When Should you Water the Lawn in the Midwest?
The Midwest has a variety of climates, so your watering schedule will depend on which state you live in.
You should water more frequently if you have cool-season grasses in the Midwest. The best time to water the grass in this region is still in the early mornings when evaporation is minimal.
You can water less frequently if you have warm-season grasses in the Midwest. The best time of day will still be in the early mornings, especially during summertime heat waves.
If your area gets snow in the winter, be sure to allow your lawn to go dormant in the winter months when it snows.
When should you water the Lawn in the Southwest?
The Southwest has a hot, arid climate. The best time of day to water grass in this region is in the early morning (before 10 am) when evaporation is minimal. As drought continues to plague this region, many water districts are imposing strict restrictions. The Las Vegas Valley Water District recently prohibited watering any day between 11 am and 7 pm.
As drought conditions continue to worsen in this region due to climate change, you should consider swapping your grass for rock and sand cover, local vegetation that does not require watering or even artificial turf.
When Should you Water the Lawn in the Northeast?
On the East Coast, you’ll find a mix of cool-season and warm-season grasses. The best time to water will be in the early morning.
It would be best if you allowed your grass to go dormant in the winter months when it snows.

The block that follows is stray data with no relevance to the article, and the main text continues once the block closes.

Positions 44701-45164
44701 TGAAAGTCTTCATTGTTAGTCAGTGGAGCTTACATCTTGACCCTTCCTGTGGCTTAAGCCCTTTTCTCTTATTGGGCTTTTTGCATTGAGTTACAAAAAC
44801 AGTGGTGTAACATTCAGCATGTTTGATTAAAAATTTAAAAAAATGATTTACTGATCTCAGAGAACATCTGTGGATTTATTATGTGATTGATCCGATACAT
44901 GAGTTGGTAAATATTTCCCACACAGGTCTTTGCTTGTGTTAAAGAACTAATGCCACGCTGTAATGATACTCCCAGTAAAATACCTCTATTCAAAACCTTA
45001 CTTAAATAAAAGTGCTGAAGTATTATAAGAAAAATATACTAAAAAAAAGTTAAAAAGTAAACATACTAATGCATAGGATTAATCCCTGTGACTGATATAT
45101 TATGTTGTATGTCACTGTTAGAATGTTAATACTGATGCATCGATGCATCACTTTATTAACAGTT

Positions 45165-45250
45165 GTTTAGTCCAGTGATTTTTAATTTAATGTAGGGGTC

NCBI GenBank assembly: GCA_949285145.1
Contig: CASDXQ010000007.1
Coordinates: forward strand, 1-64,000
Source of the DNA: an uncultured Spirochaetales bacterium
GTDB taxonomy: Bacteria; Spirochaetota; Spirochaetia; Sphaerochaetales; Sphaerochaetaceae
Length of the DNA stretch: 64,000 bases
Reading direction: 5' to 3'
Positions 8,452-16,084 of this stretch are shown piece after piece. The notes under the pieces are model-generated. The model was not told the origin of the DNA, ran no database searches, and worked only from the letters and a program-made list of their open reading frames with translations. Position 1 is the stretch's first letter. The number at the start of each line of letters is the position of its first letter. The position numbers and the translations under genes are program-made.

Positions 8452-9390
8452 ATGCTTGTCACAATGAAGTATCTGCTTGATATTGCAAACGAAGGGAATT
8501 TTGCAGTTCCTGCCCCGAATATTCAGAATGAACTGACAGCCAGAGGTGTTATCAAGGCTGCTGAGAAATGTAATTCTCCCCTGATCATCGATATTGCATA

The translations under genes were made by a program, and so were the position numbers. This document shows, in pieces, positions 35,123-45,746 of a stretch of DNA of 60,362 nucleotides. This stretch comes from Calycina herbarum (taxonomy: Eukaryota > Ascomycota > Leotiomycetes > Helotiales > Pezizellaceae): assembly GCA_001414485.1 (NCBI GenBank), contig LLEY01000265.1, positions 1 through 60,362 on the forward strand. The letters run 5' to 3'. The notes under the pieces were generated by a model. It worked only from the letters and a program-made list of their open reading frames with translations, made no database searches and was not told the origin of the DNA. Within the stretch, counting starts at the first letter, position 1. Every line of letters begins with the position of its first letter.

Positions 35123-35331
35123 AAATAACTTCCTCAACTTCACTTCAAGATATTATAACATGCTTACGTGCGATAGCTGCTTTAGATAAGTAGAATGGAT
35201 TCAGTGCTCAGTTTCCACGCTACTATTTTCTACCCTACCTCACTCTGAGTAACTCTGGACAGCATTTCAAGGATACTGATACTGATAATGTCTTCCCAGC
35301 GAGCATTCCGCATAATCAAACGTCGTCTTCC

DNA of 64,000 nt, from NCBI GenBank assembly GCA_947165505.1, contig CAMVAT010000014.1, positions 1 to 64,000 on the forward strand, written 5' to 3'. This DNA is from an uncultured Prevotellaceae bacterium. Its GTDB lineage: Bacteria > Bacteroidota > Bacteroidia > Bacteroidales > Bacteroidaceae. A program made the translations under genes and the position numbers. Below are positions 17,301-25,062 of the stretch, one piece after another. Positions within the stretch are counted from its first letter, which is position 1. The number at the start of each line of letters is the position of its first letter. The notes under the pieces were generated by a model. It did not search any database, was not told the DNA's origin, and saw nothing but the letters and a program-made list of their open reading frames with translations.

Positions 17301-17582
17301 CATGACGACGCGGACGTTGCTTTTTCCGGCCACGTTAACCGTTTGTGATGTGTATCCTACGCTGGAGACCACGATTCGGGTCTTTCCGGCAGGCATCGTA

When Should you Water the Lawn in Hawaii?
Since Hawaii is a tropical region, you’ll find warm-season grasses. The best time of day to water grass in this region is in the early morning.
When Should you Water the Lawn in Alaska?
Alaska has a much colder climate, so you’ll find cool-season grasses. You should allow your lawn to go dormant in the winter months when it snows.
Consider Getting Rid of Grass Entirely
As climate change continues to make drought a new normal for many communities across the United States, it may be a good idea to forgo a grassy lawn entirely and replace it with rock and sand cover, natural vegetation that may not even need regular lawn watering or even artificial turf.
This way, you can enjoy a beautiful lawn while saving on your water bill.
Always aim to water your lawn early in the morning and never water during the heat of the day. Water evaporates as soon as it hits grass during the heat, and the soil isn’t able to absorb moisture when it’s hardened due to heat.
No matter what region you live in or what type of grass you have, it’s essential to water your lawn regularly and deeply to ensure a healthy, green lawn. A safe bet for warm-season grasses is about 1 inch of water per week, while cool-season grass will require less at about 1/2 inch per week.
Still, if you are worried about a permanent hot and arid climate in your community due to climate change, it may be a good idea to forgo planting that grass seed and instead cover your lawn with rock, sand, and natural, drought-tolerant vegetation.